I am worried that I won't come across other 3DSes in my travels, and thus won't have a very populated StreetPass Mii Plaza...but Nintendo's got me covered. You can earn Play Coins simply by walking around with your 3DS in sleep mode, up to ten in a day. These can be spent to hire heroes without having to gather them from other 3DSes. Play Coins can be spent in other packed-in games and game cartridges to unlock new features as well.


AR Games

The augmented reality games included with 3DS systems have been getting a lot of press in the weeks before release. And for good reason: they're very unique and an absolute joy. Using the AR Cards bundled with the system, players have access to six augmented reality games that use the system's camera and gyroscope functionality.

Archery: Move around and hit targets by aiming the system and pressing the A button.

AR Shot: A sort of billiards-style game where you shoot a ball across hilly terrain that warps out of whatever surface you put the AR cards on.

Fishing: Move a fishing rod around the surface of a pond by moving the 3DS. Catch fish by luring them to the bait and pulling up when they bite.

Star Pics: Use the included AR Cards of Nintendo characters to put them in poses in the real world (pic below).

Mii Pics: Same as above, but with Miis (pics below).

Graffiti: Draw 3D art against the real world backdrop (pic below).

3DS ARpics

These are terrible compared to some of the stuff I've seen online with these cards already.

These six games are all fun to mess around with, though the appeal of each won't last too terribly long. The first three games seem to last all of ten minutes, though I guess there are high score chases. Still, these are the first features you'll want to show off to your friends. They really are like nothing else out there. And there are at least eight more to unlock using Play Coins.


Face Raiders

Much like the AR Games, this is one of those silly things you'll want to show your friends right away. Face Raiders first has the player take a picture of a face using either the 3DS' outer cameras or inner camera. You can even capture an image of a picture of a face. Doesn't matter. Either way, you'll then shoot tennis balls at attacking faces with hilarious expressions, playing an unexpectedly tough little shooting game by getting up and moving around. It's surprisingly fun and absolutely hilarious to see these distorted versions of your face making crazy expressions.


Nintendo 3DS Camera

Pretty standard cell phone-quality camera software, with silly effect filters and features like a timer. The difference is that you can take and view pictures in 3D. This is also where you view the pictures stored on your SD card, from other games and programs. I haven't explored this too much, but I don't think there's much more to find here.


Nintendo 3DS Sound

This is the music playback and audio recording section, and I believe that many of its features are carryovers from the DSi's suite. But it's surprisingly fun to play around with and packs a lot more features than I expected. While playing music or recordings, you can add your own little sound effects with the shoulder buttons (claps, percussion, Mario sounds, etc.), alter the music's speed and pitch, and apply filters like a tinny Radio sound or an 8-bit setting that just seems to make everything sound like a digital nightmare.

There also seems to be some sort of social aspect to this. You can set your Top 10 Songs list, set a StreetPass list (that transfers songs? Just the list? I don't really know) and test your compatibility with those you pass based on your music choices, I guess. There's also a "Practice" list of up to 200 songs. I really don't know what's going on with these features right now, but maybe they'll be revealed to me over time, which seems to be the way Nintendo wants it.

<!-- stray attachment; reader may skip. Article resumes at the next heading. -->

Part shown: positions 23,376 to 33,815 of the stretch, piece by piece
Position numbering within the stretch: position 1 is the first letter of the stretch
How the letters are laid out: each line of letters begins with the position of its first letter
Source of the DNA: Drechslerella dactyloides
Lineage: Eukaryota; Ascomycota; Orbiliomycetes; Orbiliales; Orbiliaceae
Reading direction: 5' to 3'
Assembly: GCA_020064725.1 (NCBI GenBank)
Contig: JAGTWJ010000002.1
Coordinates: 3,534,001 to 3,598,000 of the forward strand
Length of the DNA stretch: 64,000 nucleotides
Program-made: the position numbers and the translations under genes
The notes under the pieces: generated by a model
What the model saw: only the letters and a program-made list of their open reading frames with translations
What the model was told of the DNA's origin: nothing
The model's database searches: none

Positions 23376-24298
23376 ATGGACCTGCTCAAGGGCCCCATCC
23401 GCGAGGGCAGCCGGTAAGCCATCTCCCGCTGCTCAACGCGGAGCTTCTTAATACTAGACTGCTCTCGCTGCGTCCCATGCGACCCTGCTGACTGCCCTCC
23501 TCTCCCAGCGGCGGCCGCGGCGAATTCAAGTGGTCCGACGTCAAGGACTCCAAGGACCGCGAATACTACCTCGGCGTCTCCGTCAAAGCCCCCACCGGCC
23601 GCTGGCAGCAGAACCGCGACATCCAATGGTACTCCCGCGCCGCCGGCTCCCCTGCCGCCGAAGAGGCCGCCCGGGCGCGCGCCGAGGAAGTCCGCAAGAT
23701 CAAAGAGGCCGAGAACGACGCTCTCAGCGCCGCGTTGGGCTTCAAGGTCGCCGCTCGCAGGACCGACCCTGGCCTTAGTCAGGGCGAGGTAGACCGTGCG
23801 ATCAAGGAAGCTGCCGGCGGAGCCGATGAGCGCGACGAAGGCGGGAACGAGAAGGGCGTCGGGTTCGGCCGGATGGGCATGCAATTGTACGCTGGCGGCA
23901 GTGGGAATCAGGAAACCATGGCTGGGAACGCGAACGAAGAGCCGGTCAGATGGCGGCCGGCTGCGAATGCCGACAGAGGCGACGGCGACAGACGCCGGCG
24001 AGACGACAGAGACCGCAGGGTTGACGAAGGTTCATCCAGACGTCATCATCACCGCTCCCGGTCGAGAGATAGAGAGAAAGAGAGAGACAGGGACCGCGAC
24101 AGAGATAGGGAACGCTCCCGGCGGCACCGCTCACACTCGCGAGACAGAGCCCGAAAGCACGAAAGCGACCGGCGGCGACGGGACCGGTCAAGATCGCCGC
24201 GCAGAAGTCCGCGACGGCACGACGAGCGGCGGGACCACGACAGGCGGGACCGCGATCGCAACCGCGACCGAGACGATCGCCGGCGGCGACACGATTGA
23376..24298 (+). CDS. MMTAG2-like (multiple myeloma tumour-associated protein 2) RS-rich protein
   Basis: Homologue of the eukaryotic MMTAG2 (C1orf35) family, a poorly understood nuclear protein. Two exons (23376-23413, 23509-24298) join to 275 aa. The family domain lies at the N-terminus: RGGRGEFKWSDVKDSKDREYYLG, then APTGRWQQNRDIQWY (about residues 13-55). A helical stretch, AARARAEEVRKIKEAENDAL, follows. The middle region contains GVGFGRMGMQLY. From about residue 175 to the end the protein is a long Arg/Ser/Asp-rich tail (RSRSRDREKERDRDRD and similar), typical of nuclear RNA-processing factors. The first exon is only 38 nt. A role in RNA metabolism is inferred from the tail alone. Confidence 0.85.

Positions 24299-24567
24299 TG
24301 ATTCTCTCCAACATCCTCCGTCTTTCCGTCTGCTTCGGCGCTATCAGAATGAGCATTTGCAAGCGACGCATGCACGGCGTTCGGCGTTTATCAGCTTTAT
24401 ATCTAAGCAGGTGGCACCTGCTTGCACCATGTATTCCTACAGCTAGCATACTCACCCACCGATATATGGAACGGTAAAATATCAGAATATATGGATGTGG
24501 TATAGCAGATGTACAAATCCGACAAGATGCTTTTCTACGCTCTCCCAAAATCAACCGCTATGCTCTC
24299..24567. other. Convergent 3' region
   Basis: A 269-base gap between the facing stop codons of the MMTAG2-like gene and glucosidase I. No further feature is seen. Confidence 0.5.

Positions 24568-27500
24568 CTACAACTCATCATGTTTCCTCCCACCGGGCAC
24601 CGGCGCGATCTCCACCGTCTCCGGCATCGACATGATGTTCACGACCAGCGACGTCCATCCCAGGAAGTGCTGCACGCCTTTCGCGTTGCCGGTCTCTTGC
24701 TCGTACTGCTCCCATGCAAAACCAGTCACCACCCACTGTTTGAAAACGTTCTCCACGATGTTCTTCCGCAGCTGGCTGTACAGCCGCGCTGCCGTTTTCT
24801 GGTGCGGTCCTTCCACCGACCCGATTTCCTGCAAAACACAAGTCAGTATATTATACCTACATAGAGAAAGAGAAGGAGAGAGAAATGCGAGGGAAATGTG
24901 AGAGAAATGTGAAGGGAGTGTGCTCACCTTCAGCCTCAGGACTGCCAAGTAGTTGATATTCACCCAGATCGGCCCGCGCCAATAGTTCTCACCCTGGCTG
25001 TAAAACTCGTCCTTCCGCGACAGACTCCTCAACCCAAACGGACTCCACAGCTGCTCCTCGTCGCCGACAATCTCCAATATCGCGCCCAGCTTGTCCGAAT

But the fun comes in the interactive audio-visualizers. You have your standard equalizers you'll see on stereos, but there are some fun little games to play in the others: one is a soccer ball juggling game with digital visuals a la Game & Watch, another has a character hopping up stairs where you can make objects appear from his hands with the shoulder buttons, and the most impressive is an on-rails shooter with gemoetric polygonal visuals in the vein of the SNES Star Fox game. It isn't much of a game, per se, but it looks amazing with the 3D effect turned on and allows you to shoot away geometry with the shoulder buttons.


Download Play

This works just like it did on the DS. You can download 3DS or DS game info for playable demos and other features.


Activity Log

Here is where you'll see all the logged information from your play data, organized chronologically and by title. It also records how many steps you've taken while the 3DS is in sleep mode, organized the same way. Stat nerds will appreciate it. I'm sure I'll get some enjoyment watching my own trends as well.


System Settings

Internet settings, StreetPass functionality management, parental controls, and other assorted calibrations and data options.

3ds Hero Mess

So yeah, that's a lot of stuff built right into the system. And Nintendo's already loading even more onto it: I already had a firmware update that included a 3D-viewable music video from OK Go, though it will apparently be deleted with the next system update, whether or not I want to keep it. I hope this isn't how Nintendo's touted 3D movie trailers will be handled.

I hope those firmware updates keep coming, though. I'm eagerly anticipating the launch of the eShop, with 3DSWare, DSiWare, and the handheld Virtual Console launches. For the time being, however, there's still so much more I need to learn about what's already on my 3DS.

Oh, and I guess I could play some "real" games, too. Maybe later! For now, I've got a bit of a headache. Not nearly as bad as the trial at Best Buy, but it's still there. Hopefully that isn't a permanent "feature" of the 3DS, and is just a matter of acclimating to the stereoscopic 3D effect.